India’s Central Bank Cuts Reserve Ratio as Cash Squeeze Threatens Economy

 

The Reserve Bank of India reduced the cash reserve ratio to 4.75 percent from 5.5 percent, according to an e-mailed statement yesterday. The move, the first such action outside a policy meeting since July 2010, will add 480 billion rupees ($9.6 billion) into lenders, it said. The bank last reduced the ratio by 50 basis points, or 0.5 percentage point, on Jan. 24.

The unscheduled step before a March 15 policy review underscores the RBI’s concern that a shortage of cash in the banking system will hurt the economy, forecast to expand at the slowest pace in three years in the fiscal period ending March 31. Asian nations including China and the Philippines have eased monetary policy to spur growth amid Europe’s debt crisis.

“The strong and surprise action by the RBI is aimed at ensuring that the rapid deterioration in growth momentum is arrested,” said Shubhada Rao, chief economist at Yes Bank Ltd. (YES) in Mumbai. “The CRR cut will help alleviate the stress in the banking system and guide the liquidity deficit to lower levels.”

Lenders borrowed an average 1.33 trillion rupees a day from the Reserve Bank so far this month, according to central bank data. That’s more than double the 600 billion-rupee limit favored by the monetary authority and signals a shortage of funds.

‘Comfort Level’

The reduction in the cash reserve ratio, which was announced after markets closed yesterday, is effective from March 10, according to the statement. The central bank lowered the ratio to its lowest level since 2004 in anticipation of companies withdrawing money from the system to pay taxes by a March 15 deadline.

“The liquidity deficit is expected to increase significantly during the second week of March due to advance tax outflows,” the central bank said in the statement. “Thus, the overall deficit in the system persists above the comfort level of the Reserve Bank.”

The rupee strengthened 0.9 percent to 49.8550 per dollar at the close in Mumbai yesterday. It has rebounded about 6.5 percent so far in 2012 after sliding 16 percent last year, the worst fall in Asia. The BSE India Sensitive Index (SENSEX) advanced 2.1 percent. The yield on the 8.79 percent note due November 2021 rose four basis points to 8.29 percent.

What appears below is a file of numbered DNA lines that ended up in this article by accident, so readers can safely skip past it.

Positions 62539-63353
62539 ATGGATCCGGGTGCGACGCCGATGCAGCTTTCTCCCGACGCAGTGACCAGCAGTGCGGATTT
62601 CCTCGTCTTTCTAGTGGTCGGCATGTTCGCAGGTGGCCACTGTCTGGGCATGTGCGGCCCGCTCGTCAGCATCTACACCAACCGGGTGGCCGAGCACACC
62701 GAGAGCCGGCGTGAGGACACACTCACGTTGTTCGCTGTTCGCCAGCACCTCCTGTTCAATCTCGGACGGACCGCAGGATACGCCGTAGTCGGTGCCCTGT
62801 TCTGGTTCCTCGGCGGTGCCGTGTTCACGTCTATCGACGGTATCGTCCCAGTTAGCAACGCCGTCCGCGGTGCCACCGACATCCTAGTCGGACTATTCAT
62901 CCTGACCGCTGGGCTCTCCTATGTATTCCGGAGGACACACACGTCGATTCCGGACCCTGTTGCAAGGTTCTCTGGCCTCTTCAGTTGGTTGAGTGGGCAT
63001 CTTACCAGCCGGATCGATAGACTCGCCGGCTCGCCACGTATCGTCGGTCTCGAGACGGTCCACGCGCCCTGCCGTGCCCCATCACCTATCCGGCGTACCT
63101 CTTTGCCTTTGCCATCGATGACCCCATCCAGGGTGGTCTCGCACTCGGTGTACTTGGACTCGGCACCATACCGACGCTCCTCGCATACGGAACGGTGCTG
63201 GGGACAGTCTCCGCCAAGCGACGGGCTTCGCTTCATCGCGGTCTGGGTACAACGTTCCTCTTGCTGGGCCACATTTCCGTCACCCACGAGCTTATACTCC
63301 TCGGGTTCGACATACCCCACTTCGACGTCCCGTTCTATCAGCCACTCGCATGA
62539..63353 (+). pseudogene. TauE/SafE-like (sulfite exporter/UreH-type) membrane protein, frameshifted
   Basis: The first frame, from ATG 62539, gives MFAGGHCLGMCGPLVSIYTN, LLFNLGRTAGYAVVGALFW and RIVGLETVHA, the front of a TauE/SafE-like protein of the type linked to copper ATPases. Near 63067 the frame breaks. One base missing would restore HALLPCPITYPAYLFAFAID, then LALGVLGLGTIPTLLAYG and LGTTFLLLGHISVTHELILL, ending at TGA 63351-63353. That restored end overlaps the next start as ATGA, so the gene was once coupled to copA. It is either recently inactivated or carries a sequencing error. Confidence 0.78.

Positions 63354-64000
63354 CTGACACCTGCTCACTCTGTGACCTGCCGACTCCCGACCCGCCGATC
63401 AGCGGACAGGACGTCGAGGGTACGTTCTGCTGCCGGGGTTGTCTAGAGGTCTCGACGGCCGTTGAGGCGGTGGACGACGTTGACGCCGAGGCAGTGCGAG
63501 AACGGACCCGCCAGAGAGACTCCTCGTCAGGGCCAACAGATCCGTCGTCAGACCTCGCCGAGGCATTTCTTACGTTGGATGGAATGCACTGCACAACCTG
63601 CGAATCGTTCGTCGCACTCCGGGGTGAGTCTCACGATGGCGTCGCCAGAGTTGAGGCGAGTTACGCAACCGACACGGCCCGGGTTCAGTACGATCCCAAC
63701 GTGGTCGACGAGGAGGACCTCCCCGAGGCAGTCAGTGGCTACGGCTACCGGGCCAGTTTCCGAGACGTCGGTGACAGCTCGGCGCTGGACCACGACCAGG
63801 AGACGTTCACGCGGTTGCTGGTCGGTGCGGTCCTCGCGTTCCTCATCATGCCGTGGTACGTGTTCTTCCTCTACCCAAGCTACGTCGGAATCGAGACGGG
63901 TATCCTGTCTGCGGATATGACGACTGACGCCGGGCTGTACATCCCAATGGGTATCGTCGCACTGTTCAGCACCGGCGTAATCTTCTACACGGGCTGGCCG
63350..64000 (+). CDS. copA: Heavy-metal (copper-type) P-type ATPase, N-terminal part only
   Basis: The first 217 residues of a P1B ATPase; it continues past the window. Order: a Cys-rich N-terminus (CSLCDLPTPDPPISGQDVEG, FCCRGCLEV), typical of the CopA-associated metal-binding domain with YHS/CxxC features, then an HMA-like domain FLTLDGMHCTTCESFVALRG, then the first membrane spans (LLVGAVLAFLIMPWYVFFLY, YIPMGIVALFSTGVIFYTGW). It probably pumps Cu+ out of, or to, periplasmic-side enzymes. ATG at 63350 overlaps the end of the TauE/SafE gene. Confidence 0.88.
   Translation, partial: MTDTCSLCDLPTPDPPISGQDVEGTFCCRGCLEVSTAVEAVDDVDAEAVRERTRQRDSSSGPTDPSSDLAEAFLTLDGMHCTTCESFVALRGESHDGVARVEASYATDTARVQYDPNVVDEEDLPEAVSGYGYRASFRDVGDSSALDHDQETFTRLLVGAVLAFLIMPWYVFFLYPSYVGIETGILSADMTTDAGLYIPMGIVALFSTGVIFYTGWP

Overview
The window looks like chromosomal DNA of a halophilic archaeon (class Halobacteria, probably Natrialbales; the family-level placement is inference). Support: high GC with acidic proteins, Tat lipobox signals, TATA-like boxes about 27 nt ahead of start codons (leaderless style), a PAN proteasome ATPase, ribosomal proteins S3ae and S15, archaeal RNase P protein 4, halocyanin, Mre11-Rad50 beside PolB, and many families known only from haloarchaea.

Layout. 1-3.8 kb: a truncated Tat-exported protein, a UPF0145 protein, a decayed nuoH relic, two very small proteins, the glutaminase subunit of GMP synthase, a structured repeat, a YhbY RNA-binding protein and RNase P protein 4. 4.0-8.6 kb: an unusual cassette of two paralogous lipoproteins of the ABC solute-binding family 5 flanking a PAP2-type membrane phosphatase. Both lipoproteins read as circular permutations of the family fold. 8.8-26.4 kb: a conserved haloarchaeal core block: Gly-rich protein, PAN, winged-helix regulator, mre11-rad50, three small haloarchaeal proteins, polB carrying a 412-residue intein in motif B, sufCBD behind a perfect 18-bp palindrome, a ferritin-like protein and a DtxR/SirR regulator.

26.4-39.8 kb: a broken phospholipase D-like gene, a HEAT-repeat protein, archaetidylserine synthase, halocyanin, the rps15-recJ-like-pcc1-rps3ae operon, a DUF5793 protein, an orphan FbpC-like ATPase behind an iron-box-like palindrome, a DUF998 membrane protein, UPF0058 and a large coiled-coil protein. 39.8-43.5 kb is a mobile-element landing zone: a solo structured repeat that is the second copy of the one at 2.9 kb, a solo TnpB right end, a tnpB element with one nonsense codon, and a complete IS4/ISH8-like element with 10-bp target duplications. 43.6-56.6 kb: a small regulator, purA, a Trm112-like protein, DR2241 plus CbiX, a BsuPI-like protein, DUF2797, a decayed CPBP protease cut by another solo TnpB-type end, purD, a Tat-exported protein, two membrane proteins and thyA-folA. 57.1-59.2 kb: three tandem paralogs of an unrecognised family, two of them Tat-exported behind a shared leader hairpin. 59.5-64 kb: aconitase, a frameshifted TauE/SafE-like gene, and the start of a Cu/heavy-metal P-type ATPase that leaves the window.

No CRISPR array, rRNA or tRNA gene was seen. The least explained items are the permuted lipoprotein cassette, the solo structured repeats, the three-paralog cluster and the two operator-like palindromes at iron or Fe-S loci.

Cash availability with Indian lenders dropped after the central bank bought rupees to stem the decline in the currency, and companies borrowed to finance imports, said Roy Paul, a deputy general manager at Federal Bank Ltd. (FB) in Mumbai.

BRIC Nations

Economic expansion in India is already waning after the central bank raised interest rates by 3.75 percentage points between March 2010 and October 2011 to tame the fastest inflation among BRIC nations that include Brazil, Russia and China. India’s gross domestic product rose 6.1 percent in the final quarter of 2011 from the year earlier period. That’s the weakest expansion since the first quarter of 2009.

To ease the liquidity shortage in the banking system, the Reserve Bank has also injected about 1.2 trillion rupees this fiscal year purchasing government bonds, the central bank said.

China reduced the amount of cash that banks must set aside as reserves by half a percentage point to 20.5 percent from Feb. 24. The Philippines central bank lowered the rate it pays lenders for overnight deposits by a quarter of a percentage point to 4 percent on March 1.

“The current liquidity situation is hurting economic growth and that explains the emergency move,” said Vivek Rajpal, a Mumbai-based fixed-income strategist at Nomura Holdings Inc. “The stressful liquidity condition is not healthy for expanding credit needs of the economy.”

 

 

(Bloombergnews)


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